325 words ~ 2-3 mins

Javascript is 18 years old! Let's celebrate with a nice little tune.

HETE DANS ACTIE, Javascript is jarig!

<body onload="for(r=q='data:audio/wav;base64,UklGRiQAAABXQVZFZm10IBAAAAABAAEA5h0AAOYdAAABAAgA',f=t=0;t++<6e5;q+=f&9)f+='G    G                    UZZUUZUZ5    5                    5    5                    P    P            PL        G            GC5    5(/(@5                                '.charCodeAt(t/1441%64)/500;new Audio(r+btoa(q)).play()">JS is jarig \o/

Our friends from Dead Horse JS, submitted this homage to JavaScript and Rob is Jarig in the 256 bytes intro competition at Function 2013 in Budapest, Hungary on September 14th, 2013.

A serious joke ?

This little production is quite interesting technically. It borrows the WAVE PCM setup from the 140b Music SoftSynth and HYPERSONIC MANDELBULB.

Melody Time

The catchy melody originally spans accross 3 patterns of 64 measures, including a "repeat" pattern at a different octave.

All the notes but one, are played on an even measure, and clearly there is no way to store 192 measures into 256 bytes. Exit odd note. Down to 96 measures. Still too much for 256 bytes. Exit repeat pattern. The 2 distinct patterns made it into a 64 bytes long string, and the smae oscillator is reused throughout the whole music.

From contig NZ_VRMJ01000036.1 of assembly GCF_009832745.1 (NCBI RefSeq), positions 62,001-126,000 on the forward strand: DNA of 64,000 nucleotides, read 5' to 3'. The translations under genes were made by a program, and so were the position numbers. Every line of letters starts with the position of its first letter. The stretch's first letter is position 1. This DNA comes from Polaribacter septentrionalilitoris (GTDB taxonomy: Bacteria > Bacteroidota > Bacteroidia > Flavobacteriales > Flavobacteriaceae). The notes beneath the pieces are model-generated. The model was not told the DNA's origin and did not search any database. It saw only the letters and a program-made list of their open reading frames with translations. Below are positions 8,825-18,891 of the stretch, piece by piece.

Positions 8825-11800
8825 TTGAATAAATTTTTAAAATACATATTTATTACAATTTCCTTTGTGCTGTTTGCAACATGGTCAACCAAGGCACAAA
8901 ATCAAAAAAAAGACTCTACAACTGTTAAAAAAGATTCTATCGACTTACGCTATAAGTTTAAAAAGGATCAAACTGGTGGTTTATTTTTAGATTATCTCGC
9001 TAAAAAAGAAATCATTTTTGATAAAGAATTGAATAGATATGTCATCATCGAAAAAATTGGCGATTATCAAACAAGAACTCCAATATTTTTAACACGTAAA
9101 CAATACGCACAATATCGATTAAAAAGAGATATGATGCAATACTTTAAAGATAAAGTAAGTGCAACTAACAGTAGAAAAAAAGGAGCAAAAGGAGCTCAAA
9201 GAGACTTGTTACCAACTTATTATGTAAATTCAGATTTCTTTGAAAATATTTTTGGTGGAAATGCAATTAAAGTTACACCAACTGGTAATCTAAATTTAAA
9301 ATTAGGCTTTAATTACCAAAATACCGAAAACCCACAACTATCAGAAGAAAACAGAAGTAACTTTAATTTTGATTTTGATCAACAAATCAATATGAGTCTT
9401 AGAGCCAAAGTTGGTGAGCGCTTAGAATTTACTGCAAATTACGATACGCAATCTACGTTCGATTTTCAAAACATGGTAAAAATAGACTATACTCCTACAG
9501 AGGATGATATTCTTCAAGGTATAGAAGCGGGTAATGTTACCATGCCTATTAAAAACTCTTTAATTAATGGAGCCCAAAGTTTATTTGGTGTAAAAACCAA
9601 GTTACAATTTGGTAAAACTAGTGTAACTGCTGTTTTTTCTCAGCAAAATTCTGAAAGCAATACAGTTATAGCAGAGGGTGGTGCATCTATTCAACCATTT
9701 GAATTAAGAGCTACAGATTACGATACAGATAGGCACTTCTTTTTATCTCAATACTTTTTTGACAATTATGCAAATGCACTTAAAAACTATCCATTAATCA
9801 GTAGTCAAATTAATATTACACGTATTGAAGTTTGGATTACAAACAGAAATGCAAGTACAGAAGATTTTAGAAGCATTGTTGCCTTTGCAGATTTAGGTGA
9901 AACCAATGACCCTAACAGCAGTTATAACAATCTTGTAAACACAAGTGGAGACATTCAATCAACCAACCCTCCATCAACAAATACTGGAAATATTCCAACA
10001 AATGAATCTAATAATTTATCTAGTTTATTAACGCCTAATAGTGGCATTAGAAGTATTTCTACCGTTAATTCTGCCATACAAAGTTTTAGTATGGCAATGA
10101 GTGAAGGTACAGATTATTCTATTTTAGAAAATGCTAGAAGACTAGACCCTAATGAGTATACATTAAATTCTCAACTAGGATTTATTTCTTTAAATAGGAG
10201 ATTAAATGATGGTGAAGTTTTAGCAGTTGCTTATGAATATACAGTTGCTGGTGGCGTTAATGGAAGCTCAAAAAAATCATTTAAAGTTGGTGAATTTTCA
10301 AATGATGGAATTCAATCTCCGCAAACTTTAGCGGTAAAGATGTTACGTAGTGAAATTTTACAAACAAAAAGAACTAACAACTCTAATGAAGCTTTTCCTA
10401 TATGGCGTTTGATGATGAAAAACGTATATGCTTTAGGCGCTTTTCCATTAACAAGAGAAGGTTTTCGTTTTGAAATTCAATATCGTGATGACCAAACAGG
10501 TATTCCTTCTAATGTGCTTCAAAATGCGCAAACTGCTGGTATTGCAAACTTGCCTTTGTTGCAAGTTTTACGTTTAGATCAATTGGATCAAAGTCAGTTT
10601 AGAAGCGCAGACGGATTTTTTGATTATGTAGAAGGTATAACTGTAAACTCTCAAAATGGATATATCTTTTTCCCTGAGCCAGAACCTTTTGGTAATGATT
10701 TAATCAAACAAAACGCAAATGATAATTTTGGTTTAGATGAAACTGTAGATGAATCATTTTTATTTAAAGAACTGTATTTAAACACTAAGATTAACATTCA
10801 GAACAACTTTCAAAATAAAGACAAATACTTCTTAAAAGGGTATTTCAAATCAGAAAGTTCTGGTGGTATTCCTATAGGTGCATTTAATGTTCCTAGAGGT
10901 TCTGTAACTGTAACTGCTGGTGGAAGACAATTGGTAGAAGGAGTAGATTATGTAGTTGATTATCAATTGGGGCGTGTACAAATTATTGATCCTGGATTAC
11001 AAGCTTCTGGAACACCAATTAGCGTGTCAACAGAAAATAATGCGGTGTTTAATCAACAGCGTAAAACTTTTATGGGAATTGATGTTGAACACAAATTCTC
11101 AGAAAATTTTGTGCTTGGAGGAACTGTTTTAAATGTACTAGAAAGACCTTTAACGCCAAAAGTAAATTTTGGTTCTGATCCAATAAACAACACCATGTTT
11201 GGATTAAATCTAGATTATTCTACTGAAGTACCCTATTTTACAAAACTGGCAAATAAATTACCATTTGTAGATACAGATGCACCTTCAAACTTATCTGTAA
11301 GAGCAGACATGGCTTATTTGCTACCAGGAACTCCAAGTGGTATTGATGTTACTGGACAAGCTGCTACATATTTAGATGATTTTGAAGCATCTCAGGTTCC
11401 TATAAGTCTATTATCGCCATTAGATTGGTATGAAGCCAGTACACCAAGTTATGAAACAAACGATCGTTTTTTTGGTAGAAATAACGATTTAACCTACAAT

Instead of using the character codes as MIDI note and compute the exact frequency as:

var note = melody.charCodeAt(t/tempo);
var freq = 440*Math.pow(2,note/12);
osc += freq;

This would have been sweet because it turned the melody into this string:

var melody = "V V     YZZYYZYZQ Q     Q Q     X X   XW  V   VUQ QLOLTQ        ";
// LOL!

But this approach leaves no room for visuals or even a title. Looking at the frequency of the notes used, shows that the was a relatively small margin of error by skipping the MIDI encoding and using the raw character codes as increment for the oscillator. This change saved a good 15 bytes!

var melody = "G    G     UZZUUZUZ5 5     5 5     P P   PL  G   GC5 5(/(@5        ";

var note = melody.charCodeAt(t/tempo);
var freq = note/500;
osc += freq;


Of course Javascript is jarig is available on

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